For the chicken applique, I cut out chickens from the bottom fabric, attached them with Heat and Bond Lite, and then did some “sketchy stitching” around the chickens (using some stabilizer underneath).  I loved how it turned out!  I wanted to keep it, LOL!

Side 1

Side 2

I increased Pink Penguin’s pattern by 25% to make this basket.  I also pieced the bottom since the fabric was directional and I didn’t want the chickens to be upside down on one side.  So, assuming that Pink Penguin’s basket is a “small” size, this would be a “medium” size.

Bottom piece (chicken) = 8″ x 12.5″ (finished size, if your fabric is directional, take this into account, I cut two pieces 4.25″ x 12.5″ and sewed them together with 1/4″ seam)
2 x Top pieces (red dot) = 4.5″ x 12.5″
Lining (also red dot) = 12.5″ x 16″
Handles (two different fabrics) = 2.75″ x 12″
* Use 2″ for the box corners in those steps

So, the chicken basket was lovely, but my friend and I decided that we wanted our Good Earth baskets for the teachers to be a bit bigger, so I enlarged the pattern again by 25% to a “Large” size.  We actually didn’t quite use these measurements in our “world kids” basket because I wanted to fussy cut the children so that you didn’t have half a head on there.  However, I did test out the original sizes by making a basket for my MIL for Christmas which I don’t seem to have a picture of.  I’ll have to remedy that.

<<EDIT>> Took a picture!  I used fabric from my stash for this, and these are from Sandi Henderson’s Ginger Blossom collection.  The bottom red stripe is the Denyse Schmidt County Fair.

"Large" size

Original “Large” sizes

Bottom piece  = 10″ x 15.75″
2 x Top pieces = 5.75″ x 15.75″
Lining = 15-3/8″ x 20″
Handles (two different fabrics) = 4″ x 15″
* Use 2.5″ for the box corners in those steps

Modified “Large” sizes for “world kids” fabric

Bottom piece  = 11.5″ x 15.75″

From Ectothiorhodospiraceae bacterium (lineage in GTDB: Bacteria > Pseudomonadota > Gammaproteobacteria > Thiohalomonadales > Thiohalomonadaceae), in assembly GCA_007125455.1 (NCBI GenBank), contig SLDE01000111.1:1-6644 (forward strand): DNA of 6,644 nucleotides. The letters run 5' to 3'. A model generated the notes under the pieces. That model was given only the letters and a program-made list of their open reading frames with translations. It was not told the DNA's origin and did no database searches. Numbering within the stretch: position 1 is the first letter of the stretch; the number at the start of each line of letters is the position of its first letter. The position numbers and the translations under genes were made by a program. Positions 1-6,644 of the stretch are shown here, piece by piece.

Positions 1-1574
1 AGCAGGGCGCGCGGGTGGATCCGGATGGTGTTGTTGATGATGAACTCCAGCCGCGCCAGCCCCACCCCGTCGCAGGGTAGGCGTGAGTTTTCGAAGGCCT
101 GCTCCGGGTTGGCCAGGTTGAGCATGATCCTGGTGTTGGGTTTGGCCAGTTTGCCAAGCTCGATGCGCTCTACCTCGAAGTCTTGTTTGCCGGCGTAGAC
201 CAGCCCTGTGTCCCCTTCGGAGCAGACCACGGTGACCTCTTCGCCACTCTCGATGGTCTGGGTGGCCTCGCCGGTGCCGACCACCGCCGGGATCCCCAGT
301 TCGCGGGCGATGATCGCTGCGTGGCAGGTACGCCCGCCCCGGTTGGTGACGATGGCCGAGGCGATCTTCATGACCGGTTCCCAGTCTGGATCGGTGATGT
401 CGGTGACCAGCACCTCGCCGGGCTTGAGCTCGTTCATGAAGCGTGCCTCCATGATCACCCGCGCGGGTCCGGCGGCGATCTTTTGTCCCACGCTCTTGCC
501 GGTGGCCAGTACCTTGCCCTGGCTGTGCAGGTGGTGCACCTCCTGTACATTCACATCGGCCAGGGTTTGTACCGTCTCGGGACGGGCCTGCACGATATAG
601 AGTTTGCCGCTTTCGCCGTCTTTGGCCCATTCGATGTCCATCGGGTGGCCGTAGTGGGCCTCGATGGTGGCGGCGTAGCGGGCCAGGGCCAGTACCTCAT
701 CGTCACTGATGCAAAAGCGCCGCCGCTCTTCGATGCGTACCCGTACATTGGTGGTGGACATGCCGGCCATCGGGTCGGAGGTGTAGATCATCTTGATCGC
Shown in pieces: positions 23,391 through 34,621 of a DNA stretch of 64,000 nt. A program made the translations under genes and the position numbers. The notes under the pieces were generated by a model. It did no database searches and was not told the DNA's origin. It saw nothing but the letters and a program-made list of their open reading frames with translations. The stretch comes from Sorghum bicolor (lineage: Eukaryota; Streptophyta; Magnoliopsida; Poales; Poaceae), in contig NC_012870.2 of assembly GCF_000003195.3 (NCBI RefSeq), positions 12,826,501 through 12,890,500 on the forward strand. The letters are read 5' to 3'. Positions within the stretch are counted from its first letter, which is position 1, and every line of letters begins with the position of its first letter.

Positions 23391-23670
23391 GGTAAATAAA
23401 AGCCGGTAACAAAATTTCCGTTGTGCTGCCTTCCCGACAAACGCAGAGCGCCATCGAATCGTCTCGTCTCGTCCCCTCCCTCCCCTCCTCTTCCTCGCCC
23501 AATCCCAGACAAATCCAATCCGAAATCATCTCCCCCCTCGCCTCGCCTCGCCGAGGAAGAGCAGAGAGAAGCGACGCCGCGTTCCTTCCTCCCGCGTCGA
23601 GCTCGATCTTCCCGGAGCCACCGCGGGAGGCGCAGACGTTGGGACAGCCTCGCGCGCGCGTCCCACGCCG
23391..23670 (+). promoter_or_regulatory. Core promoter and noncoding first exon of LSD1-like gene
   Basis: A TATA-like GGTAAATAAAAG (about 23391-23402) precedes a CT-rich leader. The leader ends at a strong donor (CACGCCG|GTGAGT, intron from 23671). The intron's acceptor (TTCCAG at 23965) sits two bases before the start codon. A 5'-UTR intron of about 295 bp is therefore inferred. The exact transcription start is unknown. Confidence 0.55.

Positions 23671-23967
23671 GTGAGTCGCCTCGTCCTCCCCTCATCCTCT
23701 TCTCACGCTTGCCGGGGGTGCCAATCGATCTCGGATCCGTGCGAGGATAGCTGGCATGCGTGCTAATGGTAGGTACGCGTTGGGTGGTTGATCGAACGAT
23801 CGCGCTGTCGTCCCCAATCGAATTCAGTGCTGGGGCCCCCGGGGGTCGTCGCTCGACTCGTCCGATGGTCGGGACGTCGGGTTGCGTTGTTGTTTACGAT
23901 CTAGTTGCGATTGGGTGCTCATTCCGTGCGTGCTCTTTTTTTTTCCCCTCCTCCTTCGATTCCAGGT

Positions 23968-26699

2 x Top pieces = 5″ x 15.75″
Lining = 15-3/8″ x 20″
Handles (two different fabrics) = 4″ x 15″
* Use 2.5″ for the box corners in those steps

We made two “world kid” baskets.  One in a red/pink tone and one in a blue tone.  J had definite ideas as to which of his teachers should get the red and which should get the blue, and he was right!  I had a hard time buying the children fabric because I couldn’t really tell what the colors were online and if one fabric at one store was either the same or different than the same fabric from another store.  So, I ended up buying yardage from two different stores.  It turns out that they were different!  One of them definitely had a blue tone to it (the children’s clothing) and the other was definitely more “pink-y”.  (They also make the fabric with a blue background, so there is a total of three different colors.)  We used home dec weight fabric from my stash for the bottom – from my Denyse Schmidt County Fair score a few months ago.  It worked perfectly!  I love it when that happens.

For the inside, we paired up “Around the World” fabric in Blue with the blue basket, and used the map fabric (in Brite) with the red/pink basket.  The handles on the blue basket are the “Hello” fabric in Blue, and the handles on the red/pink basket are “Goodies” in Brite.  Because these baskets were larger than the original pattern, and I was using just quilting weight cotton for the top, I also added a layer of medium weight interfacing to the lining to give the basket more structure.

The baskets were a huge hit!  I also filled them with my homemade blueberry jam and homemade pickles.  J’s teacher said the pickles reminded her of her mom.  Ahh…that is so sweet.

Christmas Eve Pajamas

Christmas Eve Pajamas

I put little gifts and things in the Advent calendar each day until the 24th. However, the 24th is always my special gift of handmade pajamas. Last year, I made Yoda pajamas that the boys loved. This year, I went more traditional, and made pajamas out of blue snowmen. I don’t use a commercial pattern. I take a pair of pajama pants that fit well, fold them, and copy them onto a sheet of freezer paper. Add about 1/2 inch for seam allowance, and add about 2.5 inches at the top for the waistband, and another 1.5 inches at the bottom for the hem. About.  As you can maybe see in the picture below, the long straight side of the pattern is where you fold the fabric.  Then you cut around the pattern, and make two of these.

Pajama pants pattern